Tag Archives: Oregon Humanities

Kimberly, No Longer With the Good Hair

Rose Weitz, who writes about the importance of hair in the lives of women, says that we are sending a message with our locks; that hair—whether fine, kinky, purple, or cut close to the scalp—is “part of a broader language of appearance, which, whether or not we intend it, tells others about ourselves.”

Changing my hair transformed my relationships and my identity. When I changed it, it almost felt like I was being reborn, being given another chance to recast, re-create who I was—sassy, obedient, sexy, demure. But around my grandmother, I often followed her lead, walking with the weight of her expectations and the benefits of her struggle. She bought me clothes, jewelry, and gym memberships and mailed me newspaper clippings about which fruits and veggies I should eat to lose weight faster.

When hair is bound up with identity, history, and family, a hairstyle can bring women closer — or push them apart. In Oregon Humanities, Kimberly Melton tells how she finally styled hers in a way that reflected who she was, and demanded that her loving grandmother accept this as a sign of strength.

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How One Woman Left Her Abusive Husband

If you live long enough, you create some regrets. Some people also make the difficult choices that alleviate their regrets. In Oregon Humanities magazine, Loretta Stinson writes about her moment of clarity, the night when she saw her fifteen-year relationship to an abusive alcoholic for what it was, and decided to walk out on him, her self-deception and her hopes, and to quit putting her own life on hold while he drank and injected his paychecks away. No more abuse. This is how she left him:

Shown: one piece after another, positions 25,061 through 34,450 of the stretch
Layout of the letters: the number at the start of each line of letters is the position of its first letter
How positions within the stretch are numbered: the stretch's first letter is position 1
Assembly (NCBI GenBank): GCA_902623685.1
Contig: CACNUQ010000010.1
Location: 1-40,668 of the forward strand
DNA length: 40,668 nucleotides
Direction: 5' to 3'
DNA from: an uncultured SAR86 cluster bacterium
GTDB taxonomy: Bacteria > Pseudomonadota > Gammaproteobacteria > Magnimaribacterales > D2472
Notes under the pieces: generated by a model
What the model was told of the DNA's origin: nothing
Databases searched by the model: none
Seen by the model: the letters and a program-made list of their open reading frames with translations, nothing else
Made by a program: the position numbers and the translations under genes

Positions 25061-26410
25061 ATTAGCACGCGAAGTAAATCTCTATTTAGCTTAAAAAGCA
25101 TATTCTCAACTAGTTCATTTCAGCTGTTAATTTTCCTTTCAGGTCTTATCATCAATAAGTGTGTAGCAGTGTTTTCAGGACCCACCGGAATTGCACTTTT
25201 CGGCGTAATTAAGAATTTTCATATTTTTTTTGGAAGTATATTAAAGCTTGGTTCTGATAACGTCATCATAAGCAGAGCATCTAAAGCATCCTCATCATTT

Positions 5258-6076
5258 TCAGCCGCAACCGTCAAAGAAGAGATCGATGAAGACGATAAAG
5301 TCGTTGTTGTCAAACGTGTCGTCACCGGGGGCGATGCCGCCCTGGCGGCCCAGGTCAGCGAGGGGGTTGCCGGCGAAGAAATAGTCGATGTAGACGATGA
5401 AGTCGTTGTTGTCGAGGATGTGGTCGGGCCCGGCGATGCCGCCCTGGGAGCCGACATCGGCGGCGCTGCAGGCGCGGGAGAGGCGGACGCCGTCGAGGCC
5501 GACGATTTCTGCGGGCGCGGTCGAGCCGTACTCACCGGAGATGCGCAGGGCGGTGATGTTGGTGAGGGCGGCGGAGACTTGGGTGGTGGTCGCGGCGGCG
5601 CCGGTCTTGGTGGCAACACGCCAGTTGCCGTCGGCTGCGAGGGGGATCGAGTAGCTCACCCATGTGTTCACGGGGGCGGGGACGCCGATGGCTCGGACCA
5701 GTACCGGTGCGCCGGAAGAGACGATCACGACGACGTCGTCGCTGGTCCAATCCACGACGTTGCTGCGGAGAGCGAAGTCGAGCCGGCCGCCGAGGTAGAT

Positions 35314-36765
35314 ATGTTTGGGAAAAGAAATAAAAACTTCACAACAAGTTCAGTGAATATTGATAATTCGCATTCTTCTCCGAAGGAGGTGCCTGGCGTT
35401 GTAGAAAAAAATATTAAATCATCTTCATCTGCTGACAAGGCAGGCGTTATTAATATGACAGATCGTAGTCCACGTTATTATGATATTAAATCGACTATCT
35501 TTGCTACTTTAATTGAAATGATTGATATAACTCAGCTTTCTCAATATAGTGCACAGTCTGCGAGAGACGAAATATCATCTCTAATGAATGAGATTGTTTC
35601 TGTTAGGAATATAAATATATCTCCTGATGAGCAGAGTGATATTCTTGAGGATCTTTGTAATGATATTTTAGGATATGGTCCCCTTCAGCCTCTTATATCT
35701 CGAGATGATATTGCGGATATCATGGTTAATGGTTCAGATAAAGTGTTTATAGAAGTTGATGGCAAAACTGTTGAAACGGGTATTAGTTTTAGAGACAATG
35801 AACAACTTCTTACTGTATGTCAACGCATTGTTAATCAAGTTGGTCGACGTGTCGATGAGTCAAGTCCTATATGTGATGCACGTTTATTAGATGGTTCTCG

It’s best not to say too much and not to look at him for too long when he’s been drinking, kind of like running into a bear in the woods—you just back away slowly and try not to piss him off. The fights can start just by the way I look at him. He says it’s my face. My face shows too much of what I’m thinking no matter how little I say, but maybe that’s just what he needs to believe because he has to be mad at some-one and I happen to be available. Tonight I’m  just watching him start to spin. I can see by the way he’s crashing around pissed off about nothing that it was never my face that pissed him off, never anything I did or didn’t do. He needs a reason to fight with me so he can leave to drink more, and that’s what he intends to do no matter what I do or don’t do. This idea is a revelation.

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Ancient Myths, Trigger Warnings, and Our Unsafe World

Earlier this year, an op-ed written by members of Columbia University’s Multicultural Affairs Advisory Board argued that Ovid’s Metamorphoses should be taught with a trigger warning because the myths of Daphne and Persephone “include vivid depictions of rape and sexual assault.” Needless to say, a lot of people had thoughts about this. In a recent essay-cum-open-letter for Oregon Humanities, poet Wendy Willis issued an unusually nuanced response. Read more…